Another concern that facilities and physicians need to be mindful of, is that as these amenities soon become expected and necessary competitive points-of-parity, providers will have to continue to add to those amenities in order to remain competitive. Since adding amenities adds to the cost structure, at what point do the amenities become excessive? Further, how much value will the patient place on certain amenities over other amenities? And what happens to the provider who selects the wrong amenities to offer, or places the wrong emphasis on an amenity that the patient neither expects nor values? What happens if the purchaser fails to learn about the values which align with the core benefit sought but didn't notice due to space, promotional copy and message limitations or idiomatic translation errors? Finally medical tourism providers need to be mindful of the fact that as they raise their price for the amenity-based package, their competitor will likely offer a stripped-down version of the core service at a lower price to attract the price conscious purchaser.

The highest level of the product, the potential product, encompasses all of the possible augmentations and transformations of the product or offering that it might undergo in the future. For example, at the basic level, a provider may offer an executive physical that is appealing to accounting, architectural, law firms and other high net worth individuals. The potential product might also include a spa relaxation massage, and for those executives who make real business deals on the golf course, a golf swing analysis designed to identify swing anomalies caused by pain, muscle contracture, weakness, or some other reason such as vision anomalies, inability to concentrate, or poor training and lack of practice. At this level, the provider seeks a different way to distinguish their offering to medical traveler.

The medical tourism product mix and product line management

A medical tourism hospital in Korea might offer a cancer service line consisting of diagnostic imaging and lab services, chemotherapy, radiation therapy, patient and family counselling, and a variety of therapeutic interventions that might include organ transplant, excisional resection, or grafting procedures. The product mix that that hospital offers to patients might include a variety of service lines and other independent standalone services.

In healthcare administration we learn that hospitals use product line management to offer a comprehensive range of clinical services.  These providers set their priorities to feature specific clinical specialties. As I tour most medical tourism hospitals, it seems they always include the "big three": Cancer care, orthopedics, cardiac services and often a fourth, bariatrics.  Many times these are labelled as the hospitals'  "Centers of Excellence". In the United States the term center of excellence has specific meaning, determined by quality outcomes, and adherence to other evidence-based medicine guidelines. In other nations, the term "center of excellence" is more loosely defined by the user who simply states it is so.

In health administration master's programs, students are taught that a hospital's product mix has width, length, depth, and consistency.  The width of a product mix refers to how many different product lines the hospital or clinic carries. For example, a large teaching hospital is going to have a stated product mix with many service lines such as cancer, children services, cardiac, emergency services, orthopedics, and diagnostic imaging services.  By comparison, an ambulatory surgery center may only include outpatient surgery, and pain management services. The width of the outpatient surgery offering may be further restricted if the ambulatory surgery center is not licensed to accommodate overnight patients.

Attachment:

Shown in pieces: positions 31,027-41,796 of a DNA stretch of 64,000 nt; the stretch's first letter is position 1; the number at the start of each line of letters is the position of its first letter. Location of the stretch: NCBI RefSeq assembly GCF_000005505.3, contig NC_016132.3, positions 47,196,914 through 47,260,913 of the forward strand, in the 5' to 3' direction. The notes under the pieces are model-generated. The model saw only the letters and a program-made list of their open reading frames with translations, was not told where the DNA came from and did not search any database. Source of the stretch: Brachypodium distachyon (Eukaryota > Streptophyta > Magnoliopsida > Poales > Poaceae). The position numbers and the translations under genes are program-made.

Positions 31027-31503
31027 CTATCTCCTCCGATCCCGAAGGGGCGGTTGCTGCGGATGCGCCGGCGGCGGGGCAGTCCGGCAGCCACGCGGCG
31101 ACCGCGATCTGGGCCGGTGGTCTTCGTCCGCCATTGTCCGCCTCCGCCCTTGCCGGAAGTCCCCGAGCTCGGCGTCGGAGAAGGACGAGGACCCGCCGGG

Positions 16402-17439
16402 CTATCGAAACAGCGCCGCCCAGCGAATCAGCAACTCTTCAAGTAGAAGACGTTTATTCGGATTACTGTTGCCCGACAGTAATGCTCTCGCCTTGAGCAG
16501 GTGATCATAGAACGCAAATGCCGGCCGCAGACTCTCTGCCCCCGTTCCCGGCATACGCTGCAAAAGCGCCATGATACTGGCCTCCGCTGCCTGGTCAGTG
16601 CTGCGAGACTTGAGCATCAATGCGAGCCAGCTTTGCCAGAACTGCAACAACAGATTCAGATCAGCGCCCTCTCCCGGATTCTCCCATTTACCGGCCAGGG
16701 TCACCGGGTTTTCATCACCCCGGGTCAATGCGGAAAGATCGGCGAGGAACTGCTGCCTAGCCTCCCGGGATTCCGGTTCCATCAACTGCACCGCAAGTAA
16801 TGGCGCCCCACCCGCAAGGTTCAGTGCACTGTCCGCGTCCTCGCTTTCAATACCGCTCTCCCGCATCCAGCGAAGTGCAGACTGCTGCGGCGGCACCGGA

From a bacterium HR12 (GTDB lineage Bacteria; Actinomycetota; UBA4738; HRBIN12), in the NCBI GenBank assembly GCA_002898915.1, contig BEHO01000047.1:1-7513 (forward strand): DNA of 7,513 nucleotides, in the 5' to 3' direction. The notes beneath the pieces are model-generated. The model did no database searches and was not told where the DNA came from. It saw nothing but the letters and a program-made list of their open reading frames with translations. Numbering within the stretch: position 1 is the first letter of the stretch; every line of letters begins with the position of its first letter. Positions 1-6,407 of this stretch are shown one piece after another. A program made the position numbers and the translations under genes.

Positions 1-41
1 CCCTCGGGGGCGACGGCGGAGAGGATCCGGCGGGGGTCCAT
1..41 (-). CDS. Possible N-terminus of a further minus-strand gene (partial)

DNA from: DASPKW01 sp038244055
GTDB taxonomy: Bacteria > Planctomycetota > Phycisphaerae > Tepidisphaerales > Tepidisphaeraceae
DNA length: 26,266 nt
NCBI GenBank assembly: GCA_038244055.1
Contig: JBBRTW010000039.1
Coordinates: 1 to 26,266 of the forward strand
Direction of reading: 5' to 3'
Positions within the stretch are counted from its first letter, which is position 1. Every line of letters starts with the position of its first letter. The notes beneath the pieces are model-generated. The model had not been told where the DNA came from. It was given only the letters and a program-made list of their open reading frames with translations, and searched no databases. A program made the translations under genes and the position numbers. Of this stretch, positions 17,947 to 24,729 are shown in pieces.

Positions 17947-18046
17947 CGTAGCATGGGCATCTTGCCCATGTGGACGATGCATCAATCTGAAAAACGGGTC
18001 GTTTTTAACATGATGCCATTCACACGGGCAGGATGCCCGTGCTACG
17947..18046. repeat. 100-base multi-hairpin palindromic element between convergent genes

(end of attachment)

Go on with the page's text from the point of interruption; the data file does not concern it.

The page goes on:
The length of the product mix refers to the total number of items in the mix. Health services product mix length assessments are complex as there can be many hundreds of items with many overlaps per item. For example, the children's' services product line may be drawn from a mixture of all of the services offered by the Department of Pediatrics, its clinical programs if it is a teaching hospital,  surgical services, neonatal intensive care services, primary pediatric care, and satellite specialty clinics within the community or extended as outreach in other nearby communities.

The depth of a product mix refers to how many variants of each product in the line are offered for example cancer care could be subdivided into three layers of depth if the cancer care can be distinctly managed for adults children and perhaps da Vinci minimally invasive robotic prostate surgery for men.

Last, the consistency of the product mix refers to how closely related the variety of services are in such features as how the patient uses them, how the service line is developed, or how it might be sold or promoted to medical tourism patients.

The way in which a medical tourism hospital organizes its product mix allows the hospital or ambulatory surgery center to expand its medical tourism business in four different ways: first, it can add new product lines and widen the product mix. Second they can extend the length of each product line to include many items that overlap in their service offerings. Third they can add more varieties to each product or pursue more consistency, such as adding additional services that are easy for medical tourism facilitators to sell.

FURTHER CONTENT PUBLISHED BY THIS AUTHOR

Organizing Medical Tourism Site Inspections for Self-insured Employers

Resources, 19 January, 2017

Published by Maria K Todd

What they want

Articles, 19 March, 2015

The evolving expectations and demands of medical tourism visitors

Growth in stagnant waters

Articles, 14 July, 2014

How start-ups can thrive despite the industry

Medical tourism clusters

Articles, 10 August, 2012

Is there any point of clusters beyond the hype?

Handbook of Medical Tourism Development

Resources, 08 December, 2011

Maria K Todd: Routledge

How to run a fam tour

Articles, 11 June, 2010

Maria Todd looks at how to run a hospital familiarisation tour: 2